Coming Up~Crossing the Street Can Kill You in Vancouver’s Winter Months

Categories: Enhancing Safety for Pedestrians

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Vancouver is in an unusual situation. Unlike most large Canadian cities we do not normally get snow and live in a habitat with  lots of tall trees and a lot of rain. These factors make walking in Vancouver’s low light winters a challenge. Snow does provide some light bounce, and does make cars go slower.  In 2016 nearly one pedestrian a month was killed on the City of Vancouver streets. Most were over 50, and most were men. The majority of pedestrian deaths in the Province died while legally crossing the road in a marked intersection.

An interview  by the CBC  points out that 40 per cent  of all pedestrian deaths in the Province occur in November, December and January. Of that amount 61 per cent were over 50 years and more than one-third were over 70 years of age. The 2017 numbers for pedestrian deaths are not released yet  from the B.C. Coroners Service for the Province. Price Tags has recently written about the fact that pedestrian signal crossing time  is not long enough for many seniors, and that the standard crossing times for the elderly  are being internationally challenged.

On a per capita basis, Vancouver has a worse record of killing pedestrians than the City of Toronto which is actively campaigning to reduce road violence. “recent survey released by ICBC revealed that nine out of 10 drivers worry about hitting a pedestrian at night, particularly in wet weather, while eight in 10 pedestrians don’t feel safe in those conditions.”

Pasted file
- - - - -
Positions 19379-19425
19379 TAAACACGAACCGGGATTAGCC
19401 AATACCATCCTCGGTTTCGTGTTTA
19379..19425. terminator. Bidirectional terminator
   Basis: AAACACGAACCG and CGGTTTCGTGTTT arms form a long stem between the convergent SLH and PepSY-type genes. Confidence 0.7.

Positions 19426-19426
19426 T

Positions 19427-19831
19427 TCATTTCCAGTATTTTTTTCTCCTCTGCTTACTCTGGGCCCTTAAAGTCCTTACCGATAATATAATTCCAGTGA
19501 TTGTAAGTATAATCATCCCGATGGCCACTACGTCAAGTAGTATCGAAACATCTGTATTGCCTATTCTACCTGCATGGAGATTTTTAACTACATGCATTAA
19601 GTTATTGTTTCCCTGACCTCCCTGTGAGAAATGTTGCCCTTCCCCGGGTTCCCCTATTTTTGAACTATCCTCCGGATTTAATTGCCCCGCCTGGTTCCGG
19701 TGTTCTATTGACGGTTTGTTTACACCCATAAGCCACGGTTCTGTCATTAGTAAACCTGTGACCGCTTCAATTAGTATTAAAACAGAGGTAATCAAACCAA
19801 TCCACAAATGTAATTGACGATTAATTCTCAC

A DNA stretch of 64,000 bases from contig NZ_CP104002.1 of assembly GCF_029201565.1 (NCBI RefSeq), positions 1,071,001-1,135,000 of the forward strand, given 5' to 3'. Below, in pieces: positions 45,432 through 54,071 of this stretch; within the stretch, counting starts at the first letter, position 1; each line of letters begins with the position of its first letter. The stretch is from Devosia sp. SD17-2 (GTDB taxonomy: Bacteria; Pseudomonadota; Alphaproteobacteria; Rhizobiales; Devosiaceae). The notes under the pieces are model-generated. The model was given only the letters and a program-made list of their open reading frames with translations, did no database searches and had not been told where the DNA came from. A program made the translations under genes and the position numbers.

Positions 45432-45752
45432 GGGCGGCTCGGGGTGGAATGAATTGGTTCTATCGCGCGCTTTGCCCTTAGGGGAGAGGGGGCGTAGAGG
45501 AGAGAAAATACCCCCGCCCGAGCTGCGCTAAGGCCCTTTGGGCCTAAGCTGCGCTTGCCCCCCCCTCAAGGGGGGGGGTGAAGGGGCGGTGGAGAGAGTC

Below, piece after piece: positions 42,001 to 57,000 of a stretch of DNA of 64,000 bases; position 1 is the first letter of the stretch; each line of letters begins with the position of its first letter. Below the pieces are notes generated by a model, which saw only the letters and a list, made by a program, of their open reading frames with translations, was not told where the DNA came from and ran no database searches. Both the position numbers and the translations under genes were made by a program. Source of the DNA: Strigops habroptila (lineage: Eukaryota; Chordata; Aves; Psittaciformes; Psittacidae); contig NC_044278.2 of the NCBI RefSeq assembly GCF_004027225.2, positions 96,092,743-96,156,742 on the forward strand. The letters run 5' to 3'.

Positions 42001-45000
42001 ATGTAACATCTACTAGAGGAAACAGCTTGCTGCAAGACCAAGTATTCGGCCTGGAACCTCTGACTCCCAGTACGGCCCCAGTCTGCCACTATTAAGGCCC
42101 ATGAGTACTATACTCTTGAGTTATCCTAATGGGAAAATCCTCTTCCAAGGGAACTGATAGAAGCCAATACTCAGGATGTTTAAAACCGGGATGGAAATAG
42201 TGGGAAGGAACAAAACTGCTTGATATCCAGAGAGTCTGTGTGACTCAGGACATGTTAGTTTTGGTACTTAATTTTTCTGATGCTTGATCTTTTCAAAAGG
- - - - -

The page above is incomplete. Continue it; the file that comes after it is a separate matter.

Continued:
The Provincial Medical Health Officer has written Where the Rubber Meets the Road trying to halt the 280 annual  deaths (47 in Metro Vancouver)  from automobiles in the Province, and the 79,000 who are injured. Vulnerable road users, those using active transportation have increased in fatalities, comprising 34.9 per cent of all fatalities in 2013. Road design, speed, driver behaviour and visibility are all aspects of road safety and achieving Vision Zero as set out in Europe. The safety of vulnerable road users is now a public health priority in British Columbia and in Toronto, and we need to design our streets and slow down vehicular speeds as if every road user’s life truly does matter.

Because pedestrian deaths in the City of Vancouver are simply not acceptable.

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